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Rise of RISC-V: The computer chip design you need to know about – Interesting Engineering

Computer Chips 
The RISC-V is relatively a new chip in town (pronounced Risk Five). The process is the same as programming a computer, except that the instructions are for the chip that powers the computer.
There has never been a free (open-source) instruction set for computer chips before. Big companies had to pay for the instructions on the chip. Now huge orders don't need to pay royalties to the chip manufacturers. This saves millions of dollars and allows for more free trade.
The RISC-V Instruction Set Architecture (ISA), associated specifications, and stakeholder community are all housed under the nonprofit organization RISC-V International.
In addition to convening and leading associated technical, business, industrial, and special interest organizations, more than 3,100 RISC-V members from 70 different countries contribute to and work together to establish the open specifications for RISC-V.
Interesting Engineering (IE) got an opportunity to speak with the RISC-V International CEO Dr. Calista Redmond, CTO Mark Himelstein, and Stephano Cetola, the Director of Technical Programs at RISC-V International.
The wide-ranging interview sheds light on what it means to have an open-source instruction set for the society. And the reasons why everyone should care.
The interview also covers how the RISC-V ISA stacks up to the competition, and how does the non-profit group feel about the meteoric rise of the RISC-V ISA.
Dr. Calista Redmond: RISC-V is ushering in a new wave of innovation and collaboration in the silicon industry. For decades, custom silicon was only attainable for companies with huge design teams and budgets. Today RISC-V is enabling design freedom across every domain and industry, making it possible for companies of all sizes to push the bounds of innovation and have an opportunity to compete.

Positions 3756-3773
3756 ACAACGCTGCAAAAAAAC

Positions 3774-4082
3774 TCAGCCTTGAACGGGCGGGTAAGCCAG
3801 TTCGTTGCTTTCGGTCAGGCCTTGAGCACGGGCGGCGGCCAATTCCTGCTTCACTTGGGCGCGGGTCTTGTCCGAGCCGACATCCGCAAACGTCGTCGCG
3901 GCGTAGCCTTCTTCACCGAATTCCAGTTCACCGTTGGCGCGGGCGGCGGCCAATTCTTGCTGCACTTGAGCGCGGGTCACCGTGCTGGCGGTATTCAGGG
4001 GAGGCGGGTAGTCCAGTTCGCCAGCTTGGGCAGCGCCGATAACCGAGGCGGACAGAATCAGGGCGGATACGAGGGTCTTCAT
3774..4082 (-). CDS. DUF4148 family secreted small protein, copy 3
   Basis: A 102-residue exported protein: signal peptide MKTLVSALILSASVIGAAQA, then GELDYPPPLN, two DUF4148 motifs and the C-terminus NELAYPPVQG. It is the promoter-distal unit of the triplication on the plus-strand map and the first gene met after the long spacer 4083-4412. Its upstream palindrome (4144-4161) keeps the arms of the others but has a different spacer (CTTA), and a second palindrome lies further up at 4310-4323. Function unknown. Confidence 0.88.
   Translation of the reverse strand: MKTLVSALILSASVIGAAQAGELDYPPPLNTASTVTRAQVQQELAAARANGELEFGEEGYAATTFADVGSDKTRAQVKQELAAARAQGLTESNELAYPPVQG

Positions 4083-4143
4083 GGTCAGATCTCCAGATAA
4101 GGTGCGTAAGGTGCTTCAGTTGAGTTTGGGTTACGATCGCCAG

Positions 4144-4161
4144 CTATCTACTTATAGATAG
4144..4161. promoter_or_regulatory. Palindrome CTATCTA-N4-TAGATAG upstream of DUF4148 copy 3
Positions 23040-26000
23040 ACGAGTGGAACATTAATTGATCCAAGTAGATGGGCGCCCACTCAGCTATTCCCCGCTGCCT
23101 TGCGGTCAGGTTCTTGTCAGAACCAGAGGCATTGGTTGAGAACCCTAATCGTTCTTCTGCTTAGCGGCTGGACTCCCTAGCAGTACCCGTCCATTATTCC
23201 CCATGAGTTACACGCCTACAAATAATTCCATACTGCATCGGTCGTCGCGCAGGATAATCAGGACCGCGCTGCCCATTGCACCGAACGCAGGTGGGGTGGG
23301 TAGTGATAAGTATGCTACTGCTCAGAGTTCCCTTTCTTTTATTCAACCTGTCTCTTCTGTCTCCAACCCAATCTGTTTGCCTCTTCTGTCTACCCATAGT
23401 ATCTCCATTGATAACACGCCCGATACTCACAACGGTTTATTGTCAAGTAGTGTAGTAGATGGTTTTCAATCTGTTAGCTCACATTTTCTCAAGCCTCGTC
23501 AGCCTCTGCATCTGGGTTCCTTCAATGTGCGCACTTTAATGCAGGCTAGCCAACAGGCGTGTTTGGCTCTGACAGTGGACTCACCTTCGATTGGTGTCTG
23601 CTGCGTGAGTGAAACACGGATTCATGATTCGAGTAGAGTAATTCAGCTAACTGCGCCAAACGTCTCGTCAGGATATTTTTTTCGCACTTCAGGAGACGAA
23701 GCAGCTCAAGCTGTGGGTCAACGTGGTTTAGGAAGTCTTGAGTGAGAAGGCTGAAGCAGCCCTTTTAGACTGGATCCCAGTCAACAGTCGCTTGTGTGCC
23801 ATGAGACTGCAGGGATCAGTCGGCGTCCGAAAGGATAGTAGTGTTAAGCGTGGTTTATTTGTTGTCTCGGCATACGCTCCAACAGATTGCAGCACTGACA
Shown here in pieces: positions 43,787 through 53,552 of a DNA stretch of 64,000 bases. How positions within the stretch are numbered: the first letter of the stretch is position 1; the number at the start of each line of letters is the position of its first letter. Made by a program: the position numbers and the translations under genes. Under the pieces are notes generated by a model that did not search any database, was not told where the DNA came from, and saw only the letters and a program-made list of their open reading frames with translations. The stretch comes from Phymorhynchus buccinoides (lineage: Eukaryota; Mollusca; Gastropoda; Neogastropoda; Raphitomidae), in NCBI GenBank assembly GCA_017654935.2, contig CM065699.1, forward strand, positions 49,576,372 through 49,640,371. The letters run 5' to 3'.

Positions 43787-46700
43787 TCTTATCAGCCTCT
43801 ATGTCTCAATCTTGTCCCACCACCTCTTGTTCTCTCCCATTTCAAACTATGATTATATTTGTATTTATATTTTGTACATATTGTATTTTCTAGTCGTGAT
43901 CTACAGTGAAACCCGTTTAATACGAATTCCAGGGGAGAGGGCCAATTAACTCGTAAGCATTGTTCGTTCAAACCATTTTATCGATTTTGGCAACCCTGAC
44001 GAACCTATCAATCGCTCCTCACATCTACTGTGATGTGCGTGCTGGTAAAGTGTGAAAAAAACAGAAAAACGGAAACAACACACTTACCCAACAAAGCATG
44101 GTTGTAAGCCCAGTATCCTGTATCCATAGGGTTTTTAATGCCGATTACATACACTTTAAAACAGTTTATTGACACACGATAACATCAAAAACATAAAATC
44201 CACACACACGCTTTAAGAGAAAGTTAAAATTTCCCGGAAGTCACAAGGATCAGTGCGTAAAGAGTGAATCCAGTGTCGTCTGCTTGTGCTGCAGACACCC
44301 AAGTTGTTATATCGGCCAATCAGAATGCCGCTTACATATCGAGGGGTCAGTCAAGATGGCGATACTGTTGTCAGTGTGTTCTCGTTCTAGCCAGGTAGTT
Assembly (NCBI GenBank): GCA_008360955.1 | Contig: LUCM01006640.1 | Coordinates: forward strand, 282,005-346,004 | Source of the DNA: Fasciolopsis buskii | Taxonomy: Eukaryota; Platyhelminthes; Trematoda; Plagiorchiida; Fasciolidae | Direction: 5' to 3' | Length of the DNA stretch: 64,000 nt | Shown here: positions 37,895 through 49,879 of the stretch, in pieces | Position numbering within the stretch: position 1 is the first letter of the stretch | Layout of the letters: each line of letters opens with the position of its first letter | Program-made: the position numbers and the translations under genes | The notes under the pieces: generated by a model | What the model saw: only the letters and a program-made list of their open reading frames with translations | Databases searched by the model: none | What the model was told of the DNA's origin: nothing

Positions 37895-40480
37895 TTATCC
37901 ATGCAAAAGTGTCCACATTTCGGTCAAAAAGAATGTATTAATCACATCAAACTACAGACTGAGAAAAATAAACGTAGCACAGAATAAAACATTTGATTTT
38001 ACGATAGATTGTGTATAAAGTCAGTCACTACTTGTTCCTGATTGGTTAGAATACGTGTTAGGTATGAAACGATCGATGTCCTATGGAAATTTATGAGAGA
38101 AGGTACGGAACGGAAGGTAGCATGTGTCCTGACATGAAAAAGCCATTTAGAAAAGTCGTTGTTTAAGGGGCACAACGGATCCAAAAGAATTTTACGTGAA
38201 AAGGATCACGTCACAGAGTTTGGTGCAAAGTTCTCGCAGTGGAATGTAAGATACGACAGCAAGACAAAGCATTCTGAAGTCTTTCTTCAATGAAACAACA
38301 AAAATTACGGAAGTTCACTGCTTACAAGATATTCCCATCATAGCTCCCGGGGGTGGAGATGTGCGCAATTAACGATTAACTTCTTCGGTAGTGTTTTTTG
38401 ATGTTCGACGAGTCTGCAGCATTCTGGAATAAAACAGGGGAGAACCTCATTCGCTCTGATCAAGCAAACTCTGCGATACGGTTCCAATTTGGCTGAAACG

What’s also impressive is how RISC-V is driving the open era of computing, removing barriers so companies across geographies and industries can collaborate on shared tools and development resources for the benefit of everyone. This open-standard collaboration approach allows companies to innovate faster and seize fast-growth opportunities.

Stephano Cetola: RISC-V is the most prolific and open Instruction Set Architecture in history. Currently, there are more than 10 Billion RISC-V cores already shipped and growing. The market is steadily witnessing innovation and adoption moving rapidly across all domains. There’s also demand for RISC-V at every performance level and the collaborative ecosystem inherently breeds a shared investment in driving the fastest-growing ecosystem.
Deloitte Global predicts that the market for RISC-V processing cores will double in 2022 from what it was in 2021 and that it will double again in 2023, as the served addressable market available for RISC-V processing cores continues to expand.
RISC-V is everywhere! RISC-V is used in many applications including consumer and IoT, Automotive, Industrial & Medical, telecommunications and mobile, AI and ML, Edge computing HPC and in the data center. While it is most pervasive in smaller microcontrollers, every month new complex chip designs are being released, and we are seeing many new chips capable of running Linux each year.
Dr. Calista Redmond: As an open architecture, RISC-V offers much more flexibility, scalability, and extensibility compared to closed, proprietary ISAs. RISC-V was designed to handle the latest workloads, including AI, ML, HP, and more. Since RISC-V is an extensible ISA, companies can easily implement the minimal instruction set and add on defined extensions and custom extensions to create custom processors for these new and innovative workloads. Furthermore, RISC-V’s shared tools and development resources help companies reduce risk and accelerate time to market.
Mark Himelstein: Yes. Competition is good for innovation. Again, there is room for multiple architectures. We’re also very excited about many of the heterogeneous implementations. As you have seen in recent years, Arm has made inroads in traditional X86 domains like HPC (Fujitsu) and laptops (Apple). While the lead time to develop products in this arena takes longer than IoT and embedded, many members (including Intel) are working on RISC-V chips that will fuel a new generation of servers and other devices including super scalar, massively parallel ML, and HPC targeted products.
The key to open standards is collaboration alongside the competition. We work with some of the original architects of x86 to help build an ISA that both learns from the past, as well as looks to the future of computation.